It was three days since we climbed Roys Peak near Wanaka (1,578 m) and the muscles in our legs were still screaming. It was my idea to climb the mountain. Sally was more cautious following a serious accident a few years ago which rendered her knee very unstable, but agreed to give it a go and turn back if the knee wasn’t coping. After ten minutes of steep climbing I was hoping she might invoke the get-out clause, but she doggedly stuck to the task and THREE HOURS later, with no let up in the slope we reached the top. The views were magnificent.
This scenario is not untypical of our adventures – one of us inspires an event or has the heart to see something through and together we achieve far more than if we were travelling alone. It is with good cause that the writer of Ecclesiastes says: ‘two are better than one because they have a good return for their labour and if one falls the other can help them up‘ (read the whole passage from Eccl 4 verses 9-12).
There have been times when our collective heart has failed and we haven’t pushed ourselves to experience all that is on offer (although it has to be said that sometimes there had been wisdom in those decisions!) but on balance we have done more and achieved more because we have each other.
So how does this balancing work?
Sally and I have complimentary gifts (thankfully) and the power comes when we bring the right gift into play. Sally for instance is the one who reads the notices that tell us where we can camp, how long we can park in a certain area (my rather cavalier interpretation of a parking sign resulted in us getting a fine) and she also reads the myriad brochures we collect at tourist information sites about what is good to do in an area. I temper her more Germanic approach with a ‘this is New Zealand, I really don’t think it is going to be a problem’ type of response. (If we were traveling in Switzerland for instance then Sally’s approach would be the ONLY one to adopt!)
Sally is a fantastic map reader (and it has to be said that much as I love sat navs you only really get an understanding of the layout of a place by reading an old fashioned map) but take the map away from her and she gets totally confused as to which direction to go in, which is a problem especially when we are out cycling. Fortunately I have a higher success rate on that score – not 100% though, which is interesting at times.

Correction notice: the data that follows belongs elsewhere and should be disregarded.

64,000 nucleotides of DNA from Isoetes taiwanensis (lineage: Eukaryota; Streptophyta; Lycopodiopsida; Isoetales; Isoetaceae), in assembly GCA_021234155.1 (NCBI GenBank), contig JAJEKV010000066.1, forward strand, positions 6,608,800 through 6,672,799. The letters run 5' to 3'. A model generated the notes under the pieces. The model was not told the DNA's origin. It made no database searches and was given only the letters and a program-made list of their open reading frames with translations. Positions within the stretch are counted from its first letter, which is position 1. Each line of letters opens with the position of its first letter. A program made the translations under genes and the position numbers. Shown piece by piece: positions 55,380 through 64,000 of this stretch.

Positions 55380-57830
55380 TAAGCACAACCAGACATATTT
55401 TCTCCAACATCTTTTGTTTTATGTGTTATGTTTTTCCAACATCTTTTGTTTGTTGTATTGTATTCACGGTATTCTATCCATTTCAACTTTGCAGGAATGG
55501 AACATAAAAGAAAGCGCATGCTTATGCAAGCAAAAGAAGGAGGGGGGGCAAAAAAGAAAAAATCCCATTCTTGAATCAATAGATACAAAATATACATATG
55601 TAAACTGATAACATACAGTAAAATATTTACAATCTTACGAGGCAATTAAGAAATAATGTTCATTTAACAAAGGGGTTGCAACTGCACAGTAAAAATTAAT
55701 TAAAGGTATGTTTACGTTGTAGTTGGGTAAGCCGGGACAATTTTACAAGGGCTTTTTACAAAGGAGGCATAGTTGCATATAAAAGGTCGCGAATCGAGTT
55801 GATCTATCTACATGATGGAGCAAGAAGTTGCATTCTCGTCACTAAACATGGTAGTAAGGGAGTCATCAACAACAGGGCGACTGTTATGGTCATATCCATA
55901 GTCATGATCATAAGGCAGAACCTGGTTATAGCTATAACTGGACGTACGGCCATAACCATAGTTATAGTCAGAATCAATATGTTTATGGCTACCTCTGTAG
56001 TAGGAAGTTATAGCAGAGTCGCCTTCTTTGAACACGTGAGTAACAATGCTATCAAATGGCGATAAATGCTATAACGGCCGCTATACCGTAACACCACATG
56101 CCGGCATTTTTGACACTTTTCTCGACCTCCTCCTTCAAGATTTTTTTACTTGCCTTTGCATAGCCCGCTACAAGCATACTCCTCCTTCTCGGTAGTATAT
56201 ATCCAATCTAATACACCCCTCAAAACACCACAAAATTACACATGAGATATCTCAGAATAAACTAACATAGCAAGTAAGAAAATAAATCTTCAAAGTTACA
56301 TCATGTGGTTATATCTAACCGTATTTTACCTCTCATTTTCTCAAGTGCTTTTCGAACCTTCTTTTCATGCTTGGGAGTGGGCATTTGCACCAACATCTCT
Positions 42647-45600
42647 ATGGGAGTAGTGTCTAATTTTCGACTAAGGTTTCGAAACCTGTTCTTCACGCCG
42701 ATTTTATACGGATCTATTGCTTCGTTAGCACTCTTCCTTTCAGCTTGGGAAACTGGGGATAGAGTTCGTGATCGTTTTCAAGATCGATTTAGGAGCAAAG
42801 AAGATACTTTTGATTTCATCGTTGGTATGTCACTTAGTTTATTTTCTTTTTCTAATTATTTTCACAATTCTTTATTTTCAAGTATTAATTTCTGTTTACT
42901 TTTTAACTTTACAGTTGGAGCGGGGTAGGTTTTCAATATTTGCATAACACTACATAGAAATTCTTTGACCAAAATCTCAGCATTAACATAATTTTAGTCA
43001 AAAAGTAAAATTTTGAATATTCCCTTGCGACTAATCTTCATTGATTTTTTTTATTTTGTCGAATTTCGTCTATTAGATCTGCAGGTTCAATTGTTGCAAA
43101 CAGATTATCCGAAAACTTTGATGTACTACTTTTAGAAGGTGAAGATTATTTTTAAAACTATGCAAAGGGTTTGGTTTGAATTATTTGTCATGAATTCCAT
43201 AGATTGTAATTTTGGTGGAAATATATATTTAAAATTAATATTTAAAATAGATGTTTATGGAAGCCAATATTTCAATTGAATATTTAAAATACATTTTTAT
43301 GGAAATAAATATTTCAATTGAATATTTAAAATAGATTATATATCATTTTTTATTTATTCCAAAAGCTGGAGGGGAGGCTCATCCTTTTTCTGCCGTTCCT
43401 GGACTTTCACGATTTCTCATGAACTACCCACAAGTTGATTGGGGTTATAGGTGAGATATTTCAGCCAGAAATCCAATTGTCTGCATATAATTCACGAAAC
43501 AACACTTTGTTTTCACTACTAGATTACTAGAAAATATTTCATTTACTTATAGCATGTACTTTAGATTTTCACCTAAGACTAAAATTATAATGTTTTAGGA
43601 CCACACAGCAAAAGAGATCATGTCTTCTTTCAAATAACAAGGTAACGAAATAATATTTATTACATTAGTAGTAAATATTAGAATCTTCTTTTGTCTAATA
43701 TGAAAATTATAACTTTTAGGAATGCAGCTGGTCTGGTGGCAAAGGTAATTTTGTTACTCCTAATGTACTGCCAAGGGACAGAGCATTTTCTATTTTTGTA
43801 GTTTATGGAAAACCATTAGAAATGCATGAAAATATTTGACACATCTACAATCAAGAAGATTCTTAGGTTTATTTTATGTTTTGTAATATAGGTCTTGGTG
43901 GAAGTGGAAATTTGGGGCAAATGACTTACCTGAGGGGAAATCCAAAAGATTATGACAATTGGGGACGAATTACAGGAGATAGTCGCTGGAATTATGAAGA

I tend to be the quick decision maker, jumping to strong conclusions about the right thing to do or how something works. Sally has the ability to challenge my thinking and see the wider perspective (and I am getting better at listening to this second voice and indeed welcoming it).
Sally has a much better eye for a photograph than me. I think her shot of the beach near Cape Foulwind is my favourite of the adventure so far.
She also has a spectacular and possibly unique collection of animal and bird photographs taken from so far away it is difficult to distinguish animal from background.
Sally therefore keeps our photo journal on Instagram up to date – I for my part borrow her pictures and insert them into this blog, which is my domain (although I hope to persuade Sally to contribute a piece at some point of het own instead of just editing my posts).
The advantage of course in travelling with your best friend is that you have someone to share your experience with, to whom you can say ‘have you seen that?’ or ‘isn’t this amazing? Someone with whom a shared phrase conjours up a memory that doesn’t need to be explained but which brings a smile to the lips as the mind relives the experience (or as in the case of ‘the Manuka bee incident’, a less welcome experience).
I am travelling the most amazing country with my closest friend and I couldn’t be more blessed.
Happy Valentine’s Day everyone!